Kings deserved to advance but were aided by the men in stripes:

Kings deserved to advance but were aided by the men in stripes: Cimaglia

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CHICAGO (FOX 32 News) -

Once again there will not be a repeat Stanley Cup Champion as Los Angeles defeated the Chicago Blackhawks 5-4 in overtime in Game 7. It was a series neither team deserved to lose. The Kings caught a few breaks but probably deserved the victory more than the Hawks.

The beauty of the NHL playoffs is when a series goes seven games and ends in overtime the drama and the finality is like no other sport. The downside of having a series go the distance and end in sudden death is that a bounce, a break or missed calls can mean the difference.

There are no acceptable excuses for the Blackhawks. They had home ice advantage and got a two goal lead and were caught and defeated. If the series was broken down period by period the Kings had the edge in play and were the better team in crunch time during Game 7.

This season ended with a loss for the Hawks, but it is a distinct achievement to make it to the Conference Final after winning the Cup.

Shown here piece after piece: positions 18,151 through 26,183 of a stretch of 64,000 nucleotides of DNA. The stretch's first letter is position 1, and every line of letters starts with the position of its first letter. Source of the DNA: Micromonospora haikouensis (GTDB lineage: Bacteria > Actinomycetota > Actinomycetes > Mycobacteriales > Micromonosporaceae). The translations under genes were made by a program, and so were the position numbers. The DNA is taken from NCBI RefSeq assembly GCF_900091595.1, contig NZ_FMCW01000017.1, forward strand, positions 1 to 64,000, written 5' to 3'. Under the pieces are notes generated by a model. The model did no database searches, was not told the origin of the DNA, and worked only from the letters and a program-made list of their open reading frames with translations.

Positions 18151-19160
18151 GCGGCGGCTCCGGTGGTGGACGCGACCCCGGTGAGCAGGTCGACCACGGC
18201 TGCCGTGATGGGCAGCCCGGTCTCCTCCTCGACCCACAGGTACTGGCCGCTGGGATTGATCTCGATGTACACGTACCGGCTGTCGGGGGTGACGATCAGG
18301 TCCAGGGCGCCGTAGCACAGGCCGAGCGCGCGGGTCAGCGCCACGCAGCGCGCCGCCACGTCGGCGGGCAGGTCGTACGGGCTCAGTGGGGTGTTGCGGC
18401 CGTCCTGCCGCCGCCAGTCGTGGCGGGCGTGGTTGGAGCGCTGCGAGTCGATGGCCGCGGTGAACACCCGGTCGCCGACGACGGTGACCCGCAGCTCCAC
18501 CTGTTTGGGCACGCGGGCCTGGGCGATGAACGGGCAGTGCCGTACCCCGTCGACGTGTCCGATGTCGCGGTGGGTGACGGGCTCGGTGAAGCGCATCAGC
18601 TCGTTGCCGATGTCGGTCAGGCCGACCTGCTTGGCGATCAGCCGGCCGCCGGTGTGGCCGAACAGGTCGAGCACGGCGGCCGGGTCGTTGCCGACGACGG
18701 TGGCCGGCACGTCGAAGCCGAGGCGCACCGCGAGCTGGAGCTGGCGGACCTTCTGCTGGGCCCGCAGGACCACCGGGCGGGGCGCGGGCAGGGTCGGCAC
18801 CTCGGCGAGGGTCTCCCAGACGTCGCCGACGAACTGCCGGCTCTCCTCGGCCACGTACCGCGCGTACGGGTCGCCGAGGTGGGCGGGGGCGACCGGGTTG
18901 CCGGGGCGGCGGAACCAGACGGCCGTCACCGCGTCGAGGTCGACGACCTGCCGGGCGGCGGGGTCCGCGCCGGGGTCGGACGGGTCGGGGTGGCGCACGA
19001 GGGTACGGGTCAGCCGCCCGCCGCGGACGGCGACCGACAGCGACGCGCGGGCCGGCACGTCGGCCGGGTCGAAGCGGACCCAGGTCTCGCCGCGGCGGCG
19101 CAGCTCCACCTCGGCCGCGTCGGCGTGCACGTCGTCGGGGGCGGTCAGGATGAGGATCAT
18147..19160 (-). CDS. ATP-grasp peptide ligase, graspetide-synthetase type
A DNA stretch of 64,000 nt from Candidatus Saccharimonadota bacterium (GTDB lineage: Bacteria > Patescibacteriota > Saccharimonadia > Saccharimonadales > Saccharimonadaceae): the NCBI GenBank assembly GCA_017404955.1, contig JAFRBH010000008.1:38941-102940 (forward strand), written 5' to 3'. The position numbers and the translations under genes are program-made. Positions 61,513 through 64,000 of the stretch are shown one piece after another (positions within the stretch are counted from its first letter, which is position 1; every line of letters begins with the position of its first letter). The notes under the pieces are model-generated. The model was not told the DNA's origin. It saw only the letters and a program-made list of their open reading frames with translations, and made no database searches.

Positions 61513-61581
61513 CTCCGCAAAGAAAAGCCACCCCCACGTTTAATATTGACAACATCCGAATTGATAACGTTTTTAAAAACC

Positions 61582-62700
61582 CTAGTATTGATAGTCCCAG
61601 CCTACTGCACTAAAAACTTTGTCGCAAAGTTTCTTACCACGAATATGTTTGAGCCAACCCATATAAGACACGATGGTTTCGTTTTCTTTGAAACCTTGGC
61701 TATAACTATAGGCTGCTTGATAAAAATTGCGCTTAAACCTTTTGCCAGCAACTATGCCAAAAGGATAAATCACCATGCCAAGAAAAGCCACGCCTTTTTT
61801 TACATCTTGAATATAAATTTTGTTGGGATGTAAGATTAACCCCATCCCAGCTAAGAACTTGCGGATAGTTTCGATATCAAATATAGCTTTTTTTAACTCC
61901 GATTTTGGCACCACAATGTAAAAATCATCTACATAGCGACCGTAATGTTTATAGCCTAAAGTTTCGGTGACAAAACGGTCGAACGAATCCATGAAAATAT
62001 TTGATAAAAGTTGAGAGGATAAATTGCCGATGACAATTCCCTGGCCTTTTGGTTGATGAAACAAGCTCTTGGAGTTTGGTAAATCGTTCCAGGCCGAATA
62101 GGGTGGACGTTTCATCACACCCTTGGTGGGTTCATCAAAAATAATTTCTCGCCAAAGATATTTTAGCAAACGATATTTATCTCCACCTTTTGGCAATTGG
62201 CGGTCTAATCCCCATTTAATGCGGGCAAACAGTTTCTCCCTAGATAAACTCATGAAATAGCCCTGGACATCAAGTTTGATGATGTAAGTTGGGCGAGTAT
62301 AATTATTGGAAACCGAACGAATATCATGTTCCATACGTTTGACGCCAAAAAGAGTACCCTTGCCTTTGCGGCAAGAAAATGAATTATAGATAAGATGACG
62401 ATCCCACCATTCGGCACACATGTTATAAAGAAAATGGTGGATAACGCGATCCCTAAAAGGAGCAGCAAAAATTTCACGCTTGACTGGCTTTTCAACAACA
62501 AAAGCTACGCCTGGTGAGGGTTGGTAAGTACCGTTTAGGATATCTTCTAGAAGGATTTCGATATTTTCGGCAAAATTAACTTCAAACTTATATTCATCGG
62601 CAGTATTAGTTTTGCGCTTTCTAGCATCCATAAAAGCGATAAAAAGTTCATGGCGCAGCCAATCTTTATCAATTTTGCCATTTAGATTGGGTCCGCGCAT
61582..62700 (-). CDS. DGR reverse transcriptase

To not signify the consequences of a missed offside or a couple of questionable non-calls on a national telecast doesn’t help promote the game of hockey. In fact it ignores a problematic issue of inconsistent officiating which at some point prevents the game from getting the recognition it truly deserves. It appears some in the national media feel it is best to not criticize officiating, so mistakes are ignored or not focused on as much as warranted.

Los Angeles will be playing for the Stanley Cup because they did a better job in the neutral zone for much of the third period. The Kings were able to gain a good amount of offensive zone time and finally were able to tie the score. It wasn’t because the Blackhawks went into a defensive shell, if anything they may have been too aggressive on the Kings fourth tally. It was more a case of the Kings doing the better work and creating enough chances to score, but no doubt they were aided by the men in stripes.